Haplodiploidy

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The haplodiploid sex-determination system is typical of wasps, bees and ants.

Haplodiploidy is a sex determination system in which males develop from unfertilized eggs and are haploid, and females develop from fertilized eggs and are diploid.[1]

Haplodiploidy determines the sex in all members of the insect order Hymenoptera (bees, ants, and wasps), and the Thysanoptera ('thrips').[2]p408[3] The system also occurs sporadically in some spider mites, coleopterans (bark beetles) and rotifers.

In this system, sex is determined by the number of sets of chromosomes an individual receives. An offspring formed from the union of a sperm and an egg develops as a female, and an unfertilized egg develops as a male. This means that the males have half the number of chromosomes that a female has, and are haploid.

The haplodiploid sex-determination system has a number of peculiarities. Most importantly, the relatedness between the sisterhood of worker bees in a hive or nest is 0.75. This means the workers are significantly more closely related than siblings in other sex determination systems.[4] It is this point which drives the kin selection theory of how eusociality evolved.[2]p465[5] Whether haplodiploidy did in fact pave the way for the evolution of eusociality is still a matter of debate.[6][7]

The thing to remember is that in normal sexual reproduction, the father has two sets of chromosomes, and crossing over takes place between the chromatids of each pair during the meiosis which produces the sperm. Therefore, the sperms are not identical, because in each chromosome of a pair there will be different alleles at many of the loci. But when the father is haploid all the sperm will be identical (except for a small number where gene mutations have taken place in the germline). So, as long as all the female queen mates only with one male, all the female offspring will inherit the male's chromosome 100% intact. In fact in hymenoptera, the males almost all produce enough sperm to last the female for a whole lifetime.[5]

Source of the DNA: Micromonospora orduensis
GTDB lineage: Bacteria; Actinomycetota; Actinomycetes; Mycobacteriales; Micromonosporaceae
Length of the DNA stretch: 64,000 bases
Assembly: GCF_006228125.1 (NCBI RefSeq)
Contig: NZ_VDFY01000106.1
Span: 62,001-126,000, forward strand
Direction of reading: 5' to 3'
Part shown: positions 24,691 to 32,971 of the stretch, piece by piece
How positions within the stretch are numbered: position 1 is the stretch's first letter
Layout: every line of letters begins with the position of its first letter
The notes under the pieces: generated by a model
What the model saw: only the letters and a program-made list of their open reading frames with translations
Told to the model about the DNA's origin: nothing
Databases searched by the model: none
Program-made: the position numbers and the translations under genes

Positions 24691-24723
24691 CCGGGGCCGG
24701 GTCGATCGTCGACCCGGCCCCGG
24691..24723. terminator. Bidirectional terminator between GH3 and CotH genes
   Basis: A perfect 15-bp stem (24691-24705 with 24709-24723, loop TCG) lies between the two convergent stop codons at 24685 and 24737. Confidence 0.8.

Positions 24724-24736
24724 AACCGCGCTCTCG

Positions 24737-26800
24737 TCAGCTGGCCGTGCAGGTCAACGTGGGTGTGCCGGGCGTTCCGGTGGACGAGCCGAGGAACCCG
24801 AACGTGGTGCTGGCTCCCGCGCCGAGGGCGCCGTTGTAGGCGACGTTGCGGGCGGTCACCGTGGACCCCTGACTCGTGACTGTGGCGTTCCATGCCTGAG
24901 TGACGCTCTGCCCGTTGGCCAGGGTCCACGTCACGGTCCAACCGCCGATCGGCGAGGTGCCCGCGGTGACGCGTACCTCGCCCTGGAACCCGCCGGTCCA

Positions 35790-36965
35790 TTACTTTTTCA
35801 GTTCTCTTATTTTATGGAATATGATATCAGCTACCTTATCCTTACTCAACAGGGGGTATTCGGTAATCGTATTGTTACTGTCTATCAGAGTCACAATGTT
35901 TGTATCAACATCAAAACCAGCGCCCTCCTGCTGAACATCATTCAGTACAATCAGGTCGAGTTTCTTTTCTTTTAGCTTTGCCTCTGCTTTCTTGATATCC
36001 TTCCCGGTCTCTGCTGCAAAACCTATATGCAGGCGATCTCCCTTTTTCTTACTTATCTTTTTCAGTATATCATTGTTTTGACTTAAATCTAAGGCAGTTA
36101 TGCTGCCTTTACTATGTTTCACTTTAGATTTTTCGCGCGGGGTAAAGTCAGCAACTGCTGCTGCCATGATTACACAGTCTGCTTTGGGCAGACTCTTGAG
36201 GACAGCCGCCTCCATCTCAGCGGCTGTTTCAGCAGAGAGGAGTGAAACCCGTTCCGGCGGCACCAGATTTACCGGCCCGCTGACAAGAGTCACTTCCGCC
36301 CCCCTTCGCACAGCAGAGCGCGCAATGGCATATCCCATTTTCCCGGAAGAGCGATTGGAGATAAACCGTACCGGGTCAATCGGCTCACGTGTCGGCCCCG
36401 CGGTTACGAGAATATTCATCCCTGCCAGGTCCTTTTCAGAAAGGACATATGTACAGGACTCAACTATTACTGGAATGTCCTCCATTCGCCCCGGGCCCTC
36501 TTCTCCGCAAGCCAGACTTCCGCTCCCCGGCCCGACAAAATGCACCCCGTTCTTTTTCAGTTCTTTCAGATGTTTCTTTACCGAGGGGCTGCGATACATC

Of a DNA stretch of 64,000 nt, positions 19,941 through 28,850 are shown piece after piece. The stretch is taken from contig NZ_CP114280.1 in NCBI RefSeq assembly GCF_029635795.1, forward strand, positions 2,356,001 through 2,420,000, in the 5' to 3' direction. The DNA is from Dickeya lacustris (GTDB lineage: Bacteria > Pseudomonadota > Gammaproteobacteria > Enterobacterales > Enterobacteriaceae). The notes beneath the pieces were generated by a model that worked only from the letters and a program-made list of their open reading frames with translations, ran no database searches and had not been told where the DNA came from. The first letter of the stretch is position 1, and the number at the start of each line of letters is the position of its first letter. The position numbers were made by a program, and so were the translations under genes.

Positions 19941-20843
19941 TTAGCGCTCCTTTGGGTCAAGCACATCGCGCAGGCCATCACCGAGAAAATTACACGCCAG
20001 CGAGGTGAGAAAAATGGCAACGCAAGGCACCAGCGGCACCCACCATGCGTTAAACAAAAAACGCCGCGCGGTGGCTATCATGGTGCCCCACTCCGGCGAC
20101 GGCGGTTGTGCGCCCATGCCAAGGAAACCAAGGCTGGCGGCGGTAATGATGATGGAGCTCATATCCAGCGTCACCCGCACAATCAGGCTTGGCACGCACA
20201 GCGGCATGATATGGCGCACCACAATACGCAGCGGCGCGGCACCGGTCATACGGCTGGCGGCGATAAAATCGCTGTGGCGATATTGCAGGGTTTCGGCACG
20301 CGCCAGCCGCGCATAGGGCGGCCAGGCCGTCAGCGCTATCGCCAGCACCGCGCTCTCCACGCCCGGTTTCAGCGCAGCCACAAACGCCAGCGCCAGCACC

Another feature of the haplodiploidy system is that lethal and deleterious alleles will be removed from the population rapidly because they will automatically be expressed in the males.[3]

References[change | change source]

  1. King R.C; Stansfield W.D. and Mulligan P.K. 2006. A dictionary of genetics. 7th ed, Oxford University Press, p194. ISBN 0-19-530761-5
  2. 2.0 2.1 Grimaldi D. and Engel M.S. 2005. The evolution of the insects. Cambridge University Press. ISBN 0-521-82149-5
  3. 3.0 3.1 White, Michael J.D. (1984). "Chromosomal mechanisms in animal reproduction" (free full text). Bolletino di zoologia 51 (1-2): 1–23. doi:10.1080/11250008409439455 . ISSN 0373-4137 .
  4. The relatedness of siblings in most other systems is 0.5.
  5. 5.0 5.1 Hamilton W.D. 1964. The genetical evolution of social behaviour, I and II. Journal of Theoretical Biology 7, 1–52. Reprinted with comments in Hamilton W.D. 1996. Narrow roads of geneland, volume I Evolution of social behaviour. Freeman/Spektrum, Oxford. ISBN 0-7167-4530-5
  6. Hughes W.O.H. et al (2008). "Ancestral monogamy shows kin selection is key to the evolution of eusociality". Science 320 (5880): 1213–1216. doi:10.1126/science.1156108 . PMID 18511689 . http://www.sciencemag.org/cgi/content/abstract/320/5880/1213. Retrieved 2008-08-04.
  7. Wilson, Edward O. (2005). "Kin selection as the key to altruism: its rise and fall." (PDF). Social Research 72: 1–8. http://www.thefreelibrary.com/Kin+selection+as+the+key+to+altruism%3A+its+rise+and+fall.-a0132354420. Retrieved 2011-03-25.